Recently my friend and fellow illustrator Tom Richmond posted a very thoughtful article about this question on his blog. Tom specializes in caricature illustration and made a good case for having one unique look or style in your work that art directors can always count on. I have a lot of respect for Tom and he makes some very valid points in his article. However, I have a somewhat different take.
I think that to some extent the answer to this question depends on the industry you are working in. Tom does a lot of editorial work (i.e. magazines, books, etc.) and I think that in those industries having a unique style is indeed a huge benefit. But there are other industries in which having a specific “look” to your work carries less weight. Most of the work I do is in the fields of advertising/marketing, toy design, and animation. In those industries the ability to work in multiple styles is often just as much of an asset, if not more, than having one consistent style. I recently attended the Animation Expo in Burbank and one thing I heard repeatedly from studio recruiters is that they are always looking for artists who can adapt to a wide range of styles. The more flexible you are, the more valuable you are to a studio.
I also do a lot of work with advertising agencies. For many advertising projects, often by the time I get involved the overall look and style of a campaign has already been established. The artwork I create has to mesh with all the other elements that are already in place to complete the larger picture. Since deadlines in advertising are very tight and there is usually a lot of money invested in a campaign, more often than not there is little room left for an artist to express his or her “voice”. Art directors will often pay a premium for someone who can jump right in and quickly create something that blends in seamlessly with the rest of the campaign.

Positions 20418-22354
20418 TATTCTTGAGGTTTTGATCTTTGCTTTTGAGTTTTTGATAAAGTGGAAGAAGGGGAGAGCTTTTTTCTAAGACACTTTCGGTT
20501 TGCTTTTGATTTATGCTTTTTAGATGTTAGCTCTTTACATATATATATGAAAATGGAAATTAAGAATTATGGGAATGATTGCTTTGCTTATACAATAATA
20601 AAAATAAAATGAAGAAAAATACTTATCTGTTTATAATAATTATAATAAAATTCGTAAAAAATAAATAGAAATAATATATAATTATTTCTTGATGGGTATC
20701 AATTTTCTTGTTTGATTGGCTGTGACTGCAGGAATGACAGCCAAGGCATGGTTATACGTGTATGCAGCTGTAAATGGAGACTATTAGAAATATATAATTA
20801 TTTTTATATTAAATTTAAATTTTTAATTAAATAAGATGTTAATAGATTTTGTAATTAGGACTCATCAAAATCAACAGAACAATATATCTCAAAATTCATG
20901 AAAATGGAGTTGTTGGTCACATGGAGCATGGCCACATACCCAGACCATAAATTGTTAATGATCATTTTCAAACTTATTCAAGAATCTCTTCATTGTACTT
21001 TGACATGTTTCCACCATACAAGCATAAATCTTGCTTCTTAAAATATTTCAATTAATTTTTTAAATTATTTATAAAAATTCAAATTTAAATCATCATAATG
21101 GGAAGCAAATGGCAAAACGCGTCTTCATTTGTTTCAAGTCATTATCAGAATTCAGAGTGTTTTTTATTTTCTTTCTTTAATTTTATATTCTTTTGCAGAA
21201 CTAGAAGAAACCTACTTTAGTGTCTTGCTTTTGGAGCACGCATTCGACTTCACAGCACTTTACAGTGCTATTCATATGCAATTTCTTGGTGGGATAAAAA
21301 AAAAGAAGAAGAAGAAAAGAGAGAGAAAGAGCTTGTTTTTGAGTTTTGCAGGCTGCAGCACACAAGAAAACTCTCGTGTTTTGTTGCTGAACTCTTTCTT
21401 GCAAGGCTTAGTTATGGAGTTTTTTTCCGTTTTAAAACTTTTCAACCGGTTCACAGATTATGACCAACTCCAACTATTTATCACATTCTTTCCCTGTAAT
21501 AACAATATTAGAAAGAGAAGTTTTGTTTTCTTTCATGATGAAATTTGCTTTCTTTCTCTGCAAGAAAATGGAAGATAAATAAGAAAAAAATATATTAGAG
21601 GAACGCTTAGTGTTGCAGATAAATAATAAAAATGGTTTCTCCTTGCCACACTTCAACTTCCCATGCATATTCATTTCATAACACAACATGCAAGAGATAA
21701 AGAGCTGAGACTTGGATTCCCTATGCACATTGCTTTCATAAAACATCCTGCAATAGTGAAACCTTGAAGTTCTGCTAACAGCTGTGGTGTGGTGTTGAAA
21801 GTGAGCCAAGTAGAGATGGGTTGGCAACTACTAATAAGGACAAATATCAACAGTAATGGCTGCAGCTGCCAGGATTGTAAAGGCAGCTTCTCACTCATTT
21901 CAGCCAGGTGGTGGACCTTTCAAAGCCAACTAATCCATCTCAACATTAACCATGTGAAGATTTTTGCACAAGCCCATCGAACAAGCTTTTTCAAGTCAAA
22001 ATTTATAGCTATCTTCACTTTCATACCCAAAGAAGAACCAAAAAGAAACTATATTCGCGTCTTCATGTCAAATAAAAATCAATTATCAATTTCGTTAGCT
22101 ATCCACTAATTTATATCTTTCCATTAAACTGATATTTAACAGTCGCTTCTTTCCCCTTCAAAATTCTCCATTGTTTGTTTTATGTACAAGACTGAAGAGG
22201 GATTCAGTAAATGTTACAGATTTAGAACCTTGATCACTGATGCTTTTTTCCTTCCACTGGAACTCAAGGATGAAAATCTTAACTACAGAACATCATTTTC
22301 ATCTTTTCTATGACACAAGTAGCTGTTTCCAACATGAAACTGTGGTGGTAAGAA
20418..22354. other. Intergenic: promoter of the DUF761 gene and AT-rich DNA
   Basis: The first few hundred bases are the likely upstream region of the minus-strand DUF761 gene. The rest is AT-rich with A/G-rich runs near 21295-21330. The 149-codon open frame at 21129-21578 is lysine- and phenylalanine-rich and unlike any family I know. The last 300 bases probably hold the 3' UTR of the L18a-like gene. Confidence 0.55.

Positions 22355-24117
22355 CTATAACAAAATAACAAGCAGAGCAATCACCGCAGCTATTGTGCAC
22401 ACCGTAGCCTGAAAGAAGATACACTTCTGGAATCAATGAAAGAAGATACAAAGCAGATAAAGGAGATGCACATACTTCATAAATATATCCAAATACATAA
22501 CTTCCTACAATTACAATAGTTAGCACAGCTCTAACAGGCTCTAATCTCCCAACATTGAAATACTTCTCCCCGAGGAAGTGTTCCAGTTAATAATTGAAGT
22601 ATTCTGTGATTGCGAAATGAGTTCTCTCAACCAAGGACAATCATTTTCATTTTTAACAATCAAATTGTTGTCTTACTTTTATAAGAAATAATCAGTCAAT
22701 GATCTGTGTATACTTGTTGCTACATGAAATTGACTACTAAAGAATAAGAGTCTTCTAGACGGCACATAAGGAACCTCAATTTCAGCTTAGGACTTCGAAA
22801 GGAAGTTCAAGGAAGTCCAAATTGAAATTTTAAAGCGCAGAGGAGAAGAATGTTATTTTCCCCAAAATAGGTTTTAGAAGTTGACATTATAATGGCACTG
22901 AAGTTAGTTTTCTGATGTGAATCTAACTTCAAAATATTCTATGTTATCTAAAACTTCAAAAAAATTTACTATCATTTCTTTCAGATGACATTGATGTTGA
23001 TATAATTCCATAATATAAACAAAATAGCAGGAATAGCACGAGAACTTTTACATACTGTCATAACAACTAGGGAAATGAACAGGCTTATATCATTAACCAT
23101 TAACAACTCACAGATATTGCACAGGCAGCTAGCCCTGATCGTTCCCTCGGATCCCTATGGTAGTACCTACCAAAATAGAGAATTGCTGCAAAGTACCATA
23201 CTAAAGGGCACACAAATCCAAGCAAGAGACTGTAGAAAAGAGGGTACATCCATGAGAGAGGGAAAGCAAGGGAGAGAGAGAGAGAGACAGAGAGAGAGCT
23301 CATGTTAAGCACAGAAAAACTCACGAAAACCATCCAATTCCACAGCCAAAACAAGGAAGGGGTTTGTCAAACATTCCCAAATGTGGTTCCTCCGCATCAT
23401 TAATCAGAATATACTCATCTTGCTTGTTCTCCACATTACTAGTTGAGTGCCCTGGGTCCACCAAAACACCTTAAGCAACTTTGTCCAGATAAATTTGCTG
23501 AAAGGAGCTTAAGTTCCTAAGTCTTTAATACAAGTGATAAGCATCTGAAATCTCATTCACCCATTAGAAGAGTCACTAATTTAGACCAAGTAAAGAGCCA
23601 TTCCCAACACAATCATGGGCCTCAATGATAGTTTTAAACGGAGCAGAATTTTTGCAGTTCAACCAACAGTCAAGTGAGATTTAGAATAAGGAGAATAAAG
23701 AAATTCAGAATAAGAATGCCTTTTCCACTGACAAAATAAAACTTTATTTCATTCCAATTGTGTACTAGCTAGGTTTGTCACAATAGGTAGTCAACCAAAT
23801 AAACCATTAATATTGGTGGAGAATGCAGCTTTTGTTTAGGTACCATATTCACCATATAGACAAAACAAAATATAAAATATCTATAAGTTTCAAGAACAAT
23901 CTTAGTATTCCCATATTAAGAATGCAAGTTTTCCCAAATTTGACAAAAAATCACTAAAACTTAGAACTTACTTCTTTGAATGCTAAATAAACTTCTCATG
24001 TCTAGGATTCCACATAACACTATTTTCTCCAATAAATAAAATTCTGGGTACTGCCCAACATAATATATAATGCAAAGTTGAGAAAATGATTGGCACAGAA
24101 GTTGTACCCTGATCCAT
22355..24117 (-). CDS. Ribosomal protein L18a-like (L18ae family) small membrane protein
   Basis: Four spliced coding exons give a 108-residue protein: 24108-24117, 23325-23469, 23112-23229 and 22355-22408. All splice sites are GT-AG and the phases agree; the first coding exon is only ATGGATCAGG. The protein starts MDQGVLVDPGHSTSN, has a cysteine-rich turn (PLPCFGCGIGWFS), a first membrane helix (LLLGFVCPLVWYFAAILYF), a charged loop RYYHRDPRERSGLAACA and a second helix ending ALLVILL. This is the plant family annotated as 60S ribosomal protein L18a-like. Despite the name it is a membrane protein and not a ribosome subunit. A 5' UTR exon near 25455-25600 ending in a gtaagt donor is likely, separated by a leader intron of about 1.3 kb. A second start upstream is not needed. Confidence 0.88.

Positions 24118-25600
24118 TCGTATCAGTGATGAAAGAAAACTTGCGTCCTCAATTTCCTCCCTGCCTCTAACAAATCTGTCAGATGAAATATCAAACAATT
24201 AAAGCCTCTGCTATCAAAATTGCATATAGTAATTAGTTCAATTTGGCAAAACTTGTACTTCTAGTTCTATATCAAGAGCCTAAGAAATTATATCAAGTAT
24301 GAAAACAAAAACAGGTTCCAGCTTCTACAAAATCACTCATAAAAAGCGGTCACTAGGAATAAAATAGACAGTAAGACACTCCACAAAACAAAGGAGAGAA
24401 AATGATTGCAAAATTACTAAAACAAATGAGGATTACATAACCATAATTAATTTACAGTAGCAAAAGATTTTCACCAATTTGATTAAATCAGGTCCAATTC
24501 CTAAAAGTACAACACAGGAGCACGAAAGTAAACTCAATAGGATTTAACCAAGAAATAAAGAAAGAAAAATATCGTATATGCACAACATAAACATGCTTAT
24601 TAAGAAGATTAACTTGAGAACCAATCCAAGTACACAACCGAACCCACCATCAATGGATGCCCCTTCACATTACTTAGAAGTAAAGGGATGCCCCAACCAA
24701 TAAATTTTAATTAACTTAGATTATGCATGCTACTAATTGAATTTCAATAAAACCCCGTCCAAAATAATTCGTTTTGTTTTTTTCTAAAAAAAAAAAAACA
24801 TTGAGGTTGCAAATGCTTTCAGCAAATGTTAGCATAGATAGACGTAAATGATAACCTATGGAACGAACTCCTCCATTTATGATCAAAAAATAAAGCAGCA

Yes, you can build a reputation on having one strong, distinctive look or style. But I think you can also build an equally solid reputation on being fast and flexible. It all depends on the project. For some projects the former is of more value, for others its the latter.
Tom makes a good point when he says that a big downside of working in multiple styles is that does make it harder for you to stand out from the crowd with a unique look or voice. When I send out an email blast or a postcard showcasing my latest work I sometimes think my message gets a little muddled. My portfolio is a bit of a stylistic jumble, something that doesn’t always work in my favor. So instead of emphasizing a particular look or style, my advertising strategy lately has been to emphasize my speed, my quality of work, and to draw attention to some of the bigger names on my client list (Disney, Walmart, Hasbro, Target, Hewlett-Packard, etc.) which communicate to an art director that I am an experienced professional. So far it seems to have worked since I have stayed busy even in the down economy.
Having said all that, there is a big danger in being TOO diverse. Early in my career I had pieces in my portfolio ranging from realistic oil paintings all the way to wacky cartoons and everything in between. I was all over the map and looking back I realize it made me appear unfocused and amateurish. No matter how talented you are, no artist can be excellent at everything and the best art directors understand that. Over the years I’ve narrowed my focus to a “limited range” of styles. I can do a variety of work but I focus on things that are more cartoony, with softer curves and geared towards a young kid-friendly look. I rarely do “realistic” work anymore (other than an occasional storyboard or marker comp). My portfolio has some variety but there is still an overall unity in the work. It might not scream out at you but it’s still there. My spectrum of styles is broader than some but not so broad that it looses all focus and meaning. It really is true that if you try to be everything to everyone you wind up being nothing to nobody.
What do you think? If you are an art director, which is more important to you–a strong style or the ability to adapt? If you are an illustrator, which approach do you prefer? Please leave a comment and let me know your thoughts.